The British Horseracing Authority will prevent Gordon Elliott from saddling runners in Britain while the Irish authorities investigate the photograph of the leading trainer sitting on a dead horse which appeared on social media over the weekend.

The BHA has used powers under its own rules to halt Elliott’s involvement in British racing pending consideration of the outcome of the investigation being carried out by the Irish Horseracing Regulatory Board.

However, owners will be permitted to transfer horses to a different trainer and run them at British meetings. Elliott has 104 entries in the early-closing races at this month’s Cheltenham Festival, most notably the unbeaten superstar Envoi Allen.

Envoi Allen’s owners Cheveley Park Stud also have stablemates Sir Gerhard, Ballyadam and Quilixios for the big meeting, while the Noel and Valerie Moran-owned Zanahiyr and Gigginstown House Stud-owned dual Grand National hero Tiger Roll are among other leading Elliott-trained hopes.

A BHA statement on Monday evening read: “The British Horseracing Authority (BHA) will not allow the Irish trainer Gordon Elliott to race horses in Britain whilst the Irish authorities investigate an image that appeared on social media over the weekend.

“The trainer admitted the photo was genuine and apologised for his actions.

“The BHA, which regulates racing in Britain, will use powers under its own rules to refuse to allow horses trained by Mr Elliott to race in Britain pending consideration of the outcome of the Irish investigation.

“The action taken by the BHA recognises that Mr Elliott is licensed in Ireland, whose regulatory body, the IHRB, is carrying out its own investigation.

“However, Mr Elliott has entered horses to race in Britain, from which point the British Rules of Racing apply to him.

“The decision to refuse to allow horses trained by Mr Elliott to run in Britain is therefore an interim decision which the BHA regards as proportionate in these circumstances.

“In an earlier statement, the BHA said it was appalled by the image which undermined its values of respecting and caring for horses.”

British trainers have sought to distance themselves from the photograph through a strongly worded statement from the National Trainers Federation released on Monday evening.

The NTF expressed its dismay at the image and said it had been contacted by outraged members over the previous 24 hours.

A statement read: “From yesterday evening through today, the National Trainers Federation has been contacted by its members expressing outrage and disgust at the image of Gordon Elliott circulating on social media.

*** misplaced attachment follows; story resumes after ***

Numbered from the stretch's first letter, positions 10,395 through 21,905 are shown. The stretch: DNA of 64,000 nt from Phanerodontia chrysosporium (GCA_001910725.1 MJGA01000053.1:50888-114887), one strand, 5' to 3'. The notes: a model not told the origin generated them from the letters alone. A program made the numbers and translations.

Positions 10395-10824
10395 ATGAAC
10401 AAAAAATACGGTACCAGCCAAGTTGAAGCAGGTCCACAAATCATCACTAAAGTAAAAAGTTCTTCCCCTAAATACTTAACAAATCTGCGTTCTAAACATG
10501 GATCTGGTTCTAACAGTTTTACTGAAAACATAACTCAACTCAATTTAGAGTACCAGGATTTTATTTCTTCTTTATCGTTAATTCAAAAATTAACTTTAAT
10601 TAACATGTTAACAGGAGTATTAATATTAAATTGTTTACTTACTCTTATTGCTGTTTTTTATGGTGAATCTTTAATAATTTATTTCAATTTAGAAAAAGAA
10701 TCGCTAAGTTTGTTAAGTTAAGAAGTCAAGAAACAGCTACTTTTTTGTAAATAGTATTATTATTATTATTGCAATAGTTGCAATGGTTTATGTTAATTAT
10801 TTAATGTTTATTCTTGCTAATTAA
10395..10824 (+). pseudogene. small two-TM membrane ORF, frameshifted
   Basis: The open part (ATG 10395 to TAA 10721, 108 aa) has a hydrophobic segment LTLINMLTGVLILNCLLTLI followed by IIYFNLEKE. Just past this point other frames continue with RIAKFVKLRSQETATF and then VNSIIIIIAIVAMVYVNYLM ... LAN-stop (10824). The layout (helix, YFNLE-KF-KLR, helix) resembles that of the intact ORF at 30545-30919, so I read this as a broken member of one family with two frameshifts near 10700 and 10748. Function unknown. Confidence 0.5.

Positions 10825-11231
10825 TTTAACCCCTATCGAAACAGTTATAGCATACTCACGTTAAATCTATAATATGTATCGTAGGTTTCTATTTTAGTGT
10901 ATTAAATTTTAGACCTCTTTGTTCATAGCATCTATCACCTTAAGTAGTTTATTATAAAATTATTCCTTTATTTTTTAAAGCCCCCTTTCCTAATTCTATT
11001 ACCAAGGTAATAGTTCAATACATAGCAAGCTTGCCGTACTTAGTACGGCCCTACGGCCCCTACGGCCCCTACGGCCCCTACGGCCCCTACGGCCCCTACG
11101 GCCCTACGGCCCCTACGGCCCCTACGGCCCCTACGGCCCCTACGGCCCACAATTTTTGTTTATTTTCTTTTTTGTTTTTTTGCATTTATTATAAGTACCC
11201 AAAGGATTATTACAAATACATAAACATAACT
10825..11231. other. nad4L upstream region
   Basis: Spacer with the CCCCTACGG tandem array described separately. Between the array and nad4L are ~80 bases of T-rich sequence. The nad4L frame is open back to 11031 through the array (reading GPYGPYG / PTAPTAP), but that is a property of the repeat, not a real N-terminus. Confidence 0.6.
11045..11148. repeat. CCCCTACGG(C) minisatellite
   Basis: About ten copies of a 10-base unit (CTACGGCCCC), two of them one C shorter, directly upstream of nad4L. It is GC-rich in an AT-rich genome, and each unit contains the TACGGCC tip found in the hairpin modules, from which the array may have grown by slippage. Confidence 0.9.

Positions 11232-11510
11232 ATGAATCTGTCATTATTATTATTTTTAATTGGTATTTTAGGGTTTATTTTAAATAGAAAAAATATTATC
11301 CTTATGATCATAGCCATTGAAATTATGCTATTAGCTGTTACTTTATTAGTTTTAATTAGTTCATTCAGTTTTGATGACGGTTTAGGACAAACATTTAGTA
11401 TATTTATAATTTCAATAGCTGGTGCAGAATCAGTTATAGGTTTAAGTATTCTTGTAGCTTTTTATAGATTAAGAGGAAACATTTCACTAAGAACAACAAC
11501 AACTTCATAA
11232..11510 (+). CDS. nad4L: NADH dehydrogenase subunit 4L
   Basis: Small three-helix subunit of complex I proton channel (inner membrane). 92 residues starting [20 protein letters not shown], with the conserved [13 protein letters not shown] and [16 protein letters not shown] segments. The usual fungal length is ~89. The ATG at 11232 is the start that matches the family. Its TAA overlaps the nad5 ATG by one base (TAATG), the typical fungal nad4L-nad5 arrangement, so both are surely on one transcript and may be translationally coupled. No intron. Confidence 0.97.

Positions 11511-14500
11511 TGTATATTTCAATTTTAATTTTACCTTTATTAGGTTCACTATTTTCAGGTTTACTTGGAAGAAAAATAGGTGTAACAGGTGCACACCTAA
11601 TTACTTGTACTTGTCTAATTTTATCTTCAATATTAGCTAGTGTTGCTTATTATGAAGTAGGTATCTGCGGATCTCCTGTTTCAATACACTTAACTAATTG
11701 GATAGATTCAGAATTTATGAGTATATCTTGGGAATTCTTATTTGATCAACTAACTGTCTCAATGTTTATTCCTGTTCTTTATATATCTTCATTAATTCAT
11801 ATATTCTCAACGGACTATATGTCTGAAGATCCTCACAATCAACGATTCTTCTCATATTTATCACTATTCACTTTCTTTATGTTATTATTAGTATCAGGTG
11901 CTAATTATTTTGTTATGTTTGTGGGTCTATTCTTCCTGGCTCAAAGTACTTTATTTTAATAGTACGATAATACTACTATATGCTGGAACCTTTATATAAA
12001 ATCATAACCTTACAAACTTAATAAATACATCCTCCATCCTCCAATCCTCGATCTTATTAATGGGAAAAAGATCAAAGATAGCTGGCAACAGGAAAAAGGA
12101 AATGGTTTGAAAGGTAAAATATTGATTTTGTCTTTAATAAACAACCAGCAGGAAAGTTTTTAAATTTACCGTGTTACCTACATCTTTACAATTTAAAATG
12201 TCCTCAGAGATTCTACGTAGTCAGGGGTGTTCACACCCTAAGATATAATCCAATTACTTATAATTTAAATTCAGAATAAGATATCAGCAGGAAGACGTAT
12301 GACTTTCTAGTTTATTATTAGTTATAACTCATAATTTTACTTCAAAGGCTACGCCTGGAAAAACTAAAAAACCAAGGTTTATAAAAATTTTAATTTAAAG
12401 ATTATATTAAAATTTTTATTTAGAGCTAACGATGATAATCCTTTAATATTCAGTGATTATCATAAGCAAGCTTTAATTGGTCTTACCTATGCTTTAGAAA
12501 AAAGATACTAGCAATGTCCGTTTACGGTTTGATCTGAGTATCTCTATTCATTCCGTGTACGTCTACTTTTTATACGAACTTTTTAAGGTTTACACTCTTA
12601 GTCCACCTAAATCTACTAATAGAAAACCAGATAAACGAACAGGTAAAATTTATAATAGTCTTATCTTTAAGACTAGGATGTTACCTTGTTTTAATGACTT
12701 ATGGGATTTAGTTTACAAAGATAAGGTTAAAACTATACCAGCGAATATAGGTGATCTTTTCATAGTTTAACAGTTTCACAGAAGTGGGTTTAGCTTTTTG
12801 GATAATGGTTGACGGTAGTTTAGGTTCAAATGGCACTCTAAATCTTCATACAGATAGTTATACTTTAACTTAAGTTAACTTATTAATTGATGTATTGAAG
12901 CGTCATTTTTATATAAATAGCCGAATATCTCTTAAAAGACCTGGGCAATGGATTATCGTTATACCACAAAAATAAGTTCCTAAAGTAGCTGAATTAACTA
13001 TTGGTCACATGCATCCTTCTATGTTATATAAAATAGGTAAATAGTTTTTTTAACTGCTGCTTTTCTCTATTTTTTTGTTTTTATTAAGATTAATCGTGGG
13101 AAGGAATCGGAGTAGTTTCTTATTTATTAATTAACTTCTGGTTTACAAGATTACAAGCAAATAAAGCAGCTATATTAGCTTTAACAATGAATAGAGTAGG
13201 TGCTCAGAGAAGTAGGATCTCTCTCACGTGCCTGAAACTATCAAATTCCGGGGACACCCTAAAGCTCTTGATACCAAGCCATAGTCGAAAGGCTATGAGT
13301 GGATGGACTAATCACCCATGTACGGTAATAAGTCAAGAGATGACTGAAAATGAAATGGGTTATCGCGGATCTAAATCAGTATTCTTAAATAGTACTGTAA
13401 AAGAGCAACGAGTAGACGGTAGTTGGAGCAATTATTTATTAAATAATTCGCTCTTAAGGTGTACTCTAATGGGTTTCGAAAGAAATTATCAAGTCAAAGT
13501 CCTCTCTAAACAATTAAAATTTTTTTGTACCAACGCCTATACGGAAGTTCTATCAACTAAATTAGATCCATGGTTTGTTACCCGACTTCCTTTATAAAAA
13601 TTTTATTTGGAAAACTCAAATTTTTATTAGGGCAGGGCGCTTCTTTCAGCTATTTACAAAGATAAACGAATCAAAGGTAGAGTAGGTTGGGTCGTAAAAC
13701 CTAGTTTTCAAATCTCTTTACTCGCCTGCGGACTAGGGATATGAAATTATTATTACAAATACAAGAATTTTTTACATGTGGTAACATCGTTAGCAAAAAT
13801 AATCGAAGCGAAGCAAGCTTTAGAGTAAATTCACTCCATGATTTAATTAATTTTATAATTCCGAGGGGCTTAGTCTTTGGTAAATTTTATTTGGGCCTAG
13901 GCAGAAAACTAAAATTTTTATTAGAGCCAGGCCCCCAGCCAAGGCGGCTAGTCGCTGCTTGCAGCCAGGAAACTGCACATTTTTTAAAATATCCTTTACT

“Although Mr Elliott is based in Ireland, the NTF, which represents trainers based in Great Britain, wishes the public to be in no doubt that its members distance themselves from the behaviour on display in that image, and want to emphasise their deeply felt values of care, respect and love for the racehorse.

“These values underpin the public’s confidence in the sport, and are indispensable to the future prosperity of all who work in horseracing.”

Elliott has been condemned throughout the sport in a series of statements, with Horse Racing Ireland saying the photo does a “disservice to the thousands of people who look after their horses on a daily basis”.

Elliott is said to be “cooperating fully” with an investigation by the Irish Horseracing Regulatory Board (IHRB) into the image, and HRI said it supports the investigation and will not be making any further comment until it has completed. No date for a hearing into the matter has been confirmed by the IHRB.

The statement from HRI read: “Horse Racing Ireland unreservedly condemns the disturbing photograph that appeared on social media at the weekend.

“This image does not reflect the care, attention and respect that racehorses receive, and does a disservice to the thousands of people who look after their horses on a daily basis. Horse Racing Ireland notes and supports the IHRB investigation into the circumstances around the photograph.

“From a disciplinary perspective, the matter is in process, so any further comment on the matter or the detail of the case at this time would not be appropriate.”